Us learning technologist believe in choice. We push for educational content to "just work" on whatever screen our learners may want to access the materials. Videos should work on any OS, any browser, and any device. From Firefox to the iPad, curricular content should be device and platform agnostic.
But choice in learning technology comes with a cost. In supporting a diversity of platforms, operating systems, and devices we take time and attention away from the learning activities. In my last job I taught an undergraduate marketing research course through a business school. The university had a laptop requirement, meaning that every student was required to purchase the same computer (a Dell D600 at the time). Each laptop was loaded with the same software and configuration, students had no choices in the baseline setup.
The students were required to bring the laptop to class, and the combination of a standard laptop and the requirement that the laptop come to class opened up all sorts of teaching possibilities. I would often use class time to have the students engage in instant data analysis and reporting using SPSS, Excel and PowerPoint. We were able to engage in active marketing research projects using their computers (and the pre-loaded data sets), working with confidence that the tools would not be a barrier.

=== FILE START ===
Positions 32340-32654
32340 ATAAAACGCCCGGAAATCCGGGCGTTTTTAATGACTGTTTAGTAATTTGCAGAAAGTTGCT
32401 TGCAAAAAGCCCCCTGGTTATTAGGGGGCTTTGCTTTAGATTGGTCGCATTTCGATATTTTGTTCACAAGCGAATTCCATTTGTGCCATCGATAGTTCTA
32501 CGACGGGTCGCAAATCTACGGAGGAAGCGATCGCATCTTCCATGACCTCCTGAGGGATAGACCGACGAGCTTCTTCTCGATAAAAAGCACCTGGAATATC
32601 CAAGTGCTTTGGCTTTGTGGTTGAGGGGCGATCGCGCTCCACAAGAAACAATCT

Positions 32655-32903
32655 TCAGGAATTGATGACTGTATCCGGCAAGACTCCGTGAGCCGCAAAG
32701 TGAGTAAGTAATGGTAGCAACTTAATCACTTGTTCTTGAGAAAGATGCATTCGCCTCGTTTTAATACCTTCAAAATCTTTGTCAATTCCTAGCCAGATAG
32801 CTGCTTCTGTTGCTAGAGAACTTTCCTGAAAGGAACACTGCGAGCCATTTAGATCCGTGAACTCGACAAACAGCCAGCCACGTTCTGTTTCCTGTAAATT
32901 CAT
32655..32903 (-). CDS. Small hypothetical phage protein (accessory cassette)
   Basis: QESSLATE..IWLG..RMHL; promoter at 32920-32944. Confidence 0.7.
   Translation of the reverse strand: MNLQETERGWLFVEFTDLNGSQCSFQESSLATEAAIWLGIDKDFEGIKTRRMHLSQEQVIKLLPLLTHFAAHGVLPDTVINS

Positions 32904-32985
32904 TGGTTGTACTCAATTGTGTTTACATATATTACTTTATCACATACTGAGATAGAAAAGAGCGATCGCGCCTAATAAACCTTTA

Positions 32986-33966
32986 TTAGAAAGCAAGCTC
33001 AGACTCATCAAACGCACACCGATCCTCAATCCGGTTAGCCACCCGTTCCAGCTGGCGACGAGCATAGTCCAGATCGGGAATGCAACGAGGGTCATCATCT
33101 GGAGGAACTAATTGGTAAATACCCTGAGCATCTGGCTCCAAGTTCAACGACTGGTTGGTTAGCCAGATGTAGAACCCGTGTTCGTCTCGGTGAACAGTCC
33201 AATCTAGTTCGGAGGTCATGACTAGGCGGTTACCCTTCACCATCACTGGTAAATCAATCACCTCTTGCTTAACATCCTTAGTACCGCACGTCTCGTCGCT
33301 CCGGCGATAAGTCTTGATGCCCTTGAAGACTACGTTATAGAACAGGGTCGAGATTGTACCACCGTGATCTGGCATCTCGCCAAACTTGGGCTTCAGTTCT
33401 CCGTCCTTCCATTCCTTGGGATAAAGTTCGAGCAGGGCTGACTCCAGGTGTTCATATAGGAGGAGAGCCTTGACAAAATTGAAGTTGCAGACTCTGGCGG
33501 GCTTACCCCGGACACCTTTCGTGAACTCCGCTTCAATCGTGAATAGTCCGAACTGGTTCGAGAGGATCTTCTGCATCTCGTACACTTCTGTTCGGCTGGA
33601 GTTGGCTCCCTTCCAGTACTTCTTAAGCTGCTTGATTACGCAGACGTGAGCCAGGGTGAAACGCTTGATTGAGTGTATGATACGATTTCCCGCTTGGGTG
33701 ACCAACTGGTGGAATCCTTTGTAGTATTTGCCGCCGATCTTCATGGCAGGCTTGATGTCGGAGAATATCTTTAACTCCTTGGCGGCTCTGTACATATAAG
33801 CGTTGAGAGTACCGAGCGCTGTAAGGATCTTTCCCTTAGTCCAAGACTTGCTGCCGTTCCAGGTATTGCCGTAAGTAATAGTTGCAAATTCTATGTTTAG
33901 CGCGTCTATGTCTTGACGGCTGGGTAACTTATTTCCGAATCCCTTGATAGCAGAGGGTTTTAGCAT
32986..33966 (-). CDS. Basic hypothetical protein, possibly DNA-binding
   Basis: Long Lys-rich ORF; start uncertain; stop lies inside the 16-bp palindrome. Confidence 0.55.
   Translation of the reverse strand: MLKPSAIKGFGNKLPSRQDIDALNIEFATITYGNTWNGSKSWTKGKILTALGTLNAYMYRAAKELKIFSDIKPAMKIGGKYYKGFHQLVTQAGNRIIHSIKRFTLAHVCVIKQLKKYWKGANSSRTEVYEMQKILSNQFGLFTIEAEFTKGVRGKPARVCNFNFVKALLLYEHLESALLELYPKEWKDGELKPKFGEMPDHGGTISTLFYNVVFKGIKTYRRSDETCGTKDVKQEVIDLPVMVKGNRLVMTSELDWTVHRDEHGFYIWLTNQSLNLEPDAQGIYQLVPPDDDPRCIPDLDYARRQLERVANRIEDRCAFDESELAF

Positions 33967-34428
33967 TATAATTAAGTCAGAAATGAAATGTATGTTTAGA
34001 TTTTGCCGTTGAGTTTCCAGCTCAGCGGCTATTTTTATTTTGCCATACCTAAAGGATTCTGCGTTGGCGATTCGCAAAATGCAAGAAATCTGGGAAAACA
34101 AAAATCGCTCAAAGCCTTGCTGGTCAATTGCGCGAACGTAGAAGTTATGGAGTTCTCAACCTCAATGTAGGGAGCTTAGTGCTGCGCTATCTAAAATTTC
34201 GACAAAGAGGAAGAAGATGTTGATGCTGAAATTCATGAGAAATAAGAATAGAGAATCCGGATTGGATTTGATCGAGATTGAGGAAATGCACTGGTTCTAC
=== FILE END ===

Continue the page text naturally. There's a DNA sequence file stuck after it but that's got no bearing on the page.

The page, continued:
In places I've taught without a standard laptop requirement (and a rule that laptops need to come to class), doing in-class "instant" research or analysis projects is much more difficult. Time that could have been spent collaborating around and working on projects is instead spent troubleshooting laptops or coming up with work-arounds for students who don't have the right equipment or software.
Giving students the freedom to purchase Macs or PCs, or come to campus with whatever computer they have, does increase choice - but it comes with a significant penalty for in-class learning productivity. I'm not sure if the tradeoff is worthwhile. I've been surprised that laptop requirements have not become universal, and I've seen some indications that the trend towards requiring a uniform student laptop has slowed. Does anyone know where to find the data on laptop requirements?
What do you think? Does your campus have a laptop requirement that specifies a particular model? How have you gone about balancing choice with consistency?